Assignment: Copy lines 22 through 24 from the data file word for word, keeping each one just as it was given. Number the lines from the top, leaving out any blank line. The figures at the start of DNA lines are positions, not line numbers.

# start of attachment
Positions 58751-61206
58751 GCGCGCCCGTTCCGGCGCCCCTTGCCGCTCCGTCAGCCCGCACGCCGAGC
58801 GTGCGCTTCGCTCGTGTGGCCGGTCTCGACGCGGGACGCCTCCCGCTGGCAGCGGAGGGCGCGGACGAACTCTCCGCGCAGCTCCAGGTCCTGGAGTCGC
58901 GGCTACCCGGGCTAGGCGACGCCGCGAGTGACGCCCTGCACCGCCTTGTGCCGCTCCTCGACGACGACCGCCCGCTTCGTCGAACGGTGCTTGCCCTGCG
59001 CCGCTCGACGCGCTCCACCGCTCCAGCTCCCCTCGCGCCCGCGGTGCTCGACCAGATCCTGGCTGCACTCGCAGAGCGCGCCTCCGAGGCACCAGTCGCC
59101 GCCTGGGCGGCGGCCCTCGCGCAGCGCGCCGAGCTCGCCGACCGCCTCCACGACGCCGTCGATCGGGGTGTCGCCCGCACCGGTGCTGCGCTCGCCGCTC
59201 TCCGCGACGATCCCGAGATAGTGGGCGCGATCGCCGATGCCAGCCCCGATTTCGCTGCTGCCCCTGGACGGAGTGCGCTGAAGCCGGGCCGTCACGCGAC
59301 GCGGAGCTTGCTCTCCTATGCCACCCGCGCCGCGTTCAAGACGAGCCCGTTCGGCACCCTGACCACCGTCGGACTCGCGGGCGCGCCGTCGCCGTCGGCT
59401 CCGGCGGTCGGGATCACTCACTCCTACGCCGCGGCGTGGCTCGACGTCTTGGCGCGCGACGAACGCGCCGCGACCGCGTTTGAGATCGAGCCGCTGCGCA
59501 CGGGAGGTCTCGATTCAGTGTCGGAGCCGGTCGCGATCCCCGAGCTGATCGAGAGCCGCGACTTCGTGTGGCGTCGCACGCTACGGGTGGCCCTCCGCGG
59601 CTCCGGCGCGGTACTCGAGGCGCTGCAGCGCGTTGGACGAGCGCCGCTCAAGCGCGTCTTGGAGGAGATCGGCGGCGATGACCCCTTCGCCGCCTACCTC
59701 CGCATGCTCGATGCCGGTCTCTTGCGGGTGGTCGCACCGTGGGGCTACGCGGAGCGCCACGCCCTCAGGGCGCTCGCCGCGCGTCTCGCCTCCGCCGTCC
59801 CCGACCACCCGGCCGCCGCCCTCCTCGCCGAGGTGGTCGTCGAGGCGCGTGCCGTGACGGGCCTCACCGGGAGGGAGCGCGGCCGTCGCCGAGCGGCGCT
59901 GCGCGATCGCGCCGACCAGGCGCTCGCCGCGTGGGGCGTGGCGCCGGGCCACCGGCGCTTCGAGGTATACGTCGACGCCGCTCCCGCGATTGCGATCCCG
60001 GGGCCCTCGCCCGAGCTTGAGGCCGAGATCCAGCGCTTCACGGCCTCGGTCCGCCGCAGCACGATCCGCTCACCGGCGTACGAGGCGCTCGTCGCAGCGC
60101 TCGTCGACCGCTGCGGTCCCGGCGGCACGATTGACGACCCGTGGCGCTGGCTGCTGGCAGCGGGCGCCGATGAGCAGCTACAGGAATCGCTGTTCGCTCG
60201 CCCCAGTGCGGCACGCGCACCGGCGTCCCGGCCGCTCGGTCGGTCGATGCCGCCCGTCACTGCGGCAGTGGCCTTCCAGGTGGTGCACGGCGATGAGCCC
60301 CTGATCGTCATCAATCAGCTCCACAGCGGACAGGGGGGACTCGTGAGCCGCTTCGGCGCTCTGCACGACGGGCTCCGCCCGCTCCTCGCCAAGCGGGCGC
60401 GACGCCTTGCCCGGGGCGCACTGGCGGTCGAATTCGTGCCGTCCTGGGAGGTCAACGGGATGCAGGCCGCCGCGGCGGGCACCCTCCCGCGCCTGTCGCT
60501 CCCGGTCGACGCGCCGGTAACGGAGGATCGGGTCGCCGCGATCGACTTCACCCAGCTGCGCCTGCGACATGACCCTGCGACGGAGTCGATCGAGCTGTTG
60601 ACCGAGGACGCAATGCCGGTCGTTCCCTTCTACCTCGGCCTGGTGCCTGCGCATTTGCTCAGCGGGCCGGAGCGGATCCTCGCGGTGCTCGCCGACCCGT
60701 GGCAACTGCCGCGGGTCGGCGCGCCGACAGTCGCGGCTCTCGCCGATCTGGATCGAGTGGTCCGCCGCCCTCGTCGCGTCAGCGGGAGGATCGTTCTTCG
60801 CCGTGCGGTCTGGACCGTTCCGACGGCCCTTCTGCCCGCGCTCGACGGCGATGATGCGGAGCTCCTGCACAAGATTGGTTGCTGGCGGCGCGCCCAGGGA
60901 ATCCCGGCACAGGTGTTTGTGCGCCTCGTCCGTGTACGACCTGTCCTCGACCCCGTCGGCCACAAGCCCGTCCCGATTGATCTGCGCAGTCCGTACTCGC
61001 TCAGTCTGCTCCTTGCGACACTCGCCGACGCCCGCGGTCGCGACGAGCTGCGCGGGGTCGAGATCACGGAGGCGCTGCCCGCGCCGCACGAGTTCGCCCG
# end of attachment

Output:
60701 GGCAACTGCCGCGGGTCGGCGCGCCGACAGTCGCGGCTCTCGCCGATCTGGATCGAGTGGTCCGCCGCCCTCGTCGCGTCAGCGGGAGGATCGTTCTTCG
60801 CCGTGCGGTCTGGACCGTTCCGACGGCCCTTCTGCCCGCGCTCGACGGCGATGATGCGGAGCTCCTGCACAAGATTGGTTGCTGGCGGCGCGCCCAGGGA
60901 ATCCCGGCACAGGTGTTTGTGCGCCTCGTCCGTGTACGACCTGTCCTCGACCCCGTCGGCCACAAGCCCGTCCCGATTGATCTGCGCAGTCCGTACTCGC